I bought this boat:
and would like to be able to get out with it sooner rather than later. I live in Chicago and pretty much only paddle flat water lakes and occasionally streams and rivers, but no whitewater. If you follow the links to video on the page above, you'll see some videos by a guy in Finland who uses this same boat and looks to be wearing chest waders (and pfd), pretty much all the time when he's in his boat. I asked over on one of the other forums and got a lot of naysayers regarding using waders in a boat instead of a wet suit or dry suit. Of all the replies I received, only one guy seemed to actually watch the videos and comment that the boat in question is far more stable than any typical canoe or kayak and thus, the idea of wearing waders might not be so bad given the stability of the boat. Ultimately, more people seem to agree that waders in a boat are a bad idea then I'll likely just end up getting a wetsuit and wear some kind of shell layer over it to help stay warmer. Anyway, I just wanted to get some input from real fishermen versus the typical canoe/kayak folks.
Sport Cases (Electronics)
Canoe / Kayak Anchors
Touring Kayak Paddles
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A few thoughts|
Posted by: Big_D on Feb-09-12 9:01 AM (EST)
First, that looks like a really cool boat. I've seen those on e-Bay and thought they'd make a good fishing boat. Once you get it on the water, please write back here with a review (even if you post a review in the main part of the site).
Thanks Big D|
Posted by: kiltedcelt on Feb-09-12 7:52 PM (EST)
This is the kind of advice I've been looking for. I think there is a definite bias against waders because people have drowned wearing them, however in pretty much all of those cases the victim was not wearing a pfd or a waist belt. Anyway, I like the idea of the waist high waders. I'll have to look at those and dry tops. It just seems to me that this type of boat is more likely to work better wearing gear like what you mention versus going with a wetsuit or drysuit. Thanks for the advice.
Cold weather cloths for in the boat ....|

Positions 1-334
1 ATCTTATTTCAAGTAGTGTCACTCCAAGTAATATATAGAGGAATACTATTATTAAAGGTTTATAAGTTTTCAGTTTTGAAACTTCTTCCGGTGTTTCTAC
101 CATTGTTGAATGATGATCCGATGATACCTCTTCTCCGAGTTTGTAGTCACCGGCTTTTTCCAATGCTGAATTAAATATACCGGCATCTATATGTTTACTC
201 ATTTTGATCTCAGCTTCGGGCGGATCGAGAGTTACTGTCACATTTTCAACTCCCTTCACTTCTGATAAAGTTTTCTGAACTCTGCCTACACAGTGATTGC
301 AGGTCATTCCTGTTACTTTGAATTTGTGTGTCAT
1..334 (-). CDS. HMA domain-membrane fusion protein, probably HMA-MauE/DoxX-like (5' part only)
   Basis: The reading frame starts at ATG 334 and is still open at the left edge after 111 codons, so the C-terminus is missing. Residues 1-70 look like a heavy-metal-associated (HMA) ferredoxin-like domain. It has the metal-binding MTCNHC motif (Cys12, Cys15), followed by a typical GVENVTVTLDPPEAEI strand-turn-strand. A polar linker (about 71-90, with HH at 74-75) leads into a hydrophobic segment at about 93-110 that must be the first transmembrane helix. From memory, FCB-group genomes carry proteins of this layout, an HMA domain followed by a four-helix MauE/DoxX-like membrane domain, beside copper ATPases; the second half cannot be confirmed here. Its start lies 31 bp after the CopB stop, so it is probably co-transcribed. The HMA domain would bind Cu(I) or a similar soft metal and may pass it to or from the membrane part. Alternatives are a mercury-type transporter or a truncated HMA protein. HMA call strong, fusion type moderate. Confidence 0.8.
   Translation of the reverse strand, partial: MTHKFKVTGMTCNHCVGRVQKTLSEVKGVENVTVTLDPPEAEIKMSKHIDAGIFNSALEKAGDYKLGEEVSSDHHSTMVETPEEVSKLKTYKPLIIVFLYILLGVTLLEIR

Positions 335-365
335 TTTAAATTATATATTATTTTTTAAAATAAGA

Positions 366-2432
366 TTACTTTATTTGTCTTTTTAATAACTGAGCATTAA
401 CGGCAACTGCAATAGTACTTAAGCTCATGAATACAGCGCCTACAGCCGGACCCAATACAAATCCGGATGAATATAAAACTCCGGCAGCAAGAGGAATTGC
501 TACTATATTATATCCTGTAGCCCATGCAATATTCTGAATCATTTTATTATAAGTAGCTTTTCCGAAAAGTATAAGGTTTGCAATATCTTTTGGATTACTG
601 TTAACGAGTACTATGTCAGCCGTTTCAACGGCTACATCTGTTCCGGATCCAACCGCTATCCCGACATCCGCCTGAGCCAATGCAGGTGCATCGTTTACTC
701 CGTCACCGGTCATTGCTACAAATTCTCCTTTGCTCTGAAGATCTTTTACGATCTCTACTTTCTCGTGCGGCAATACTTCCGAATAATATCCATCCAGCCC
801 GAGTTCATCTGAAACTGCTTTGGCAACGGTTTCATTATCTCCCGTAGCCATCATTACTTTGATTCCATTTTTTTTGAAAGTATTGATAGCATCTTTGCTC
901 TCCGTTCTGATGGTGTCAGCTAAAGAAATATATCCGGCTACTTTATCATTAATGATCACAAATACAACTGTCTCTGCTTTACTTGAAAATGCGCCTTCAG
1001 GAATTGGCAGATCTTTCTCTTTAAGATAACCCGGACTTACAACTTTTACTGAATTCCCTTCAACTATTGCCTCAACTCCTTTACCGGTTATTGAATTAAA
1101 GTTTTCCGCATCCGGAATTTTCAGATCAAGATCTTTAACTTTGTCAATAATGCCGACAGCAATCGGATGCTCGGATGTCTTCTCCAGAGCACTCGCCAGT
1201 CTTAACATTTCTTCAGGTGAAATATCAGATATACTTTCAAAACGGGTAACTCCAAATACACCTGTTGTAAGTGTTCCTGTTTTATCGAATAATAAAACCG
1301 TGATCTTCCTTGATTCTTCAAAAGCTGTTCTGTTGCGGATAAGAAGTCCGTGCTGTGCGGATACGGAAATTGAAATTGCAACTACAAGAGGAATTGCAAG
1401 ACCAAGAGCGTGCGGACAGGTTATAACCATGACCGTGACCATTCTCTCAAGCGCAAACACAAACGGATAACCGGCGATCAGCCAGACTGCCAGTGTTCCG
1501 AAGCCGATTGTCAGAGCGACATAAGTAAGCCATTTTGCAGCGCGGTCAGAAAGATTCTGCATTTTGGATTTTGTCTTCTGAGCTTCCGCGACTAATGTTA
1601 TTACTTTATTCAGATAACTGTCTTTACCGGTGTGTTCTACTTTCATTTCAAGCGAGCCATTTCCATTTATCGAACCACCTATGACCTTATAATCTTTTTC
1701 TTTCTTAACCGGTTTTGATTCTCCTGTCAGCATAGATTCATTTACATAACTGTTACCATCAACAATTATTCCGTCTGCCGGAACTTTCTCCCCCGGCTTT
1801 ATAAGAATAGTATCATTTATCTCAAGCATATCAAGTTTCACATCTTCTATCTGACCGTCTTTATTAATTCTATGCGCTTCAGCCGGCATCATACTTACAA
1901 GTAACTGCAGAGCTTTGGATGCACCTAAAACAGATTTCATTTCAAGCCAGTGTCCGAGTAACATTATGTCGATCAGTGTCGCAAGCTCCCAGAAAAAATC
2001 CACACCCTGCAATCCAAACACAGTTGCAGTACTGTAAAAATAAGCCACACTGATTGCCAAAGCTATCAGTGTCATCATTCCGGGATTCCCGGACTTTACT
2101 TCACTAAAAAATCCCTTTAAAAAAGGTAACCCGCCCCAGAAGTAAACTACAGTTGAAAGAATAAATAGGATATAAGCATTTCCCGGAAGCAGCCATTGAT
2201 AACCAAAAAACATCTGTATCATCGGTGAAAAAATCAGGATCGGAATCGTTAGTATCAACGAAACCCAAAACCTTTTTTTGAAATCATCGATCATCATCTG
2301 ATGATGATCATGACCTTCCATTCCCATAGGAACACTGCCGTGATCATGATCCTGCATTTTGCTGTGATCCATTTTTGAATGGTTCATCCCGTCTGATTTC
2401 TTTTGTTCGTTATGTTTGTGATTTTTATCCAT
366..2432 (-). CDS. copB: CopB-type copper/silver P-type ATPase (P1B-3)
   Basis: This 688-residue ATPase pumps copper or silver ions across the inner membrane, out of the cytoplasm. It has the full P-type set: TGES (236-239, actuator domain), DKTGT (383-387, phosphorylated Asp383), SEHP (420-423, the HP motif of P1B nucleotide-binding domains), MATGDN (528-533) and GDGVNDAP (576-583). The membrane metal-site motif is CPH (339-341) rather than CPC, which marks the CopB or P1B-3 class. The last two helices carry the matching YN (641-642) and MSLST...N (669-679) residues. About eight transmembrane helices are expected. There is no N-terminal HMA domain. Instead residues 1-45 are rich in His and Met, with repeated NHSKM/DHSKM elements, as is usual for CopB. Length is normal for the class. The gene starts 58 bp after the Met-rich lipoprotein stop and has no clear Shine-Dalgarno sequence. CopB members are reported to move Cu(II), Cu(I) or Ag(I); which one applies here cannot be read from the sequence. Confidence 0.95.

Posted by: pilotwingz on Feb-09-12 10:55 PM (EST)
....... any type of clothing that keeps you warm enough is fine for "in the boat" .
I'd definitely never assume|
Posted by: kiltedcelt on Feb-09-12 11:25 PM (EST)
that I wouldn't end up in the water. No matter how stable the boat or how safe you think you are - stuff happens. I'm looking for clothing to insure that I will stay dry or even mostly dry should I ever end up in the water during cold weather.
what we do .......|
Posted by: pilotwingz on Feb-10-12 10:07 PM (EST)
I always assume a swim.|
Posted by: Big_D on Feb-12-12 4:20 PM (EST)
But I think of 60F water as being warm enough to swim. I don't just wear immersion clothes when I paddle cold water (which to me is below 40), I also take a small folding stove, fire starting material, a dry change of clothes in case I do get wet despite the semi-drytop and waist high waders, high calorie food (like a PowerBar or similar), a reflective space blanket, and usually a Thermos full of hot green tea with lots of honey. Calories are your friend if you trying to fend off hypothermia, and if you get wet in cool temps then hypothermia is not an 'if' but a 'when.'
Neoprene Waders are an option|
Posted by: FrankNC on Mar-15-12 8:04 AM (EST)
In cold water down to about 50 degress I kayak surf in snug neoprene waders that are almost as tight as my old wetsuit. Because they are snug they offer no problems with swimming. The life jacket acts as a wader belt. But most often I have a splash top over the waders so very little water gets in when I am swimming.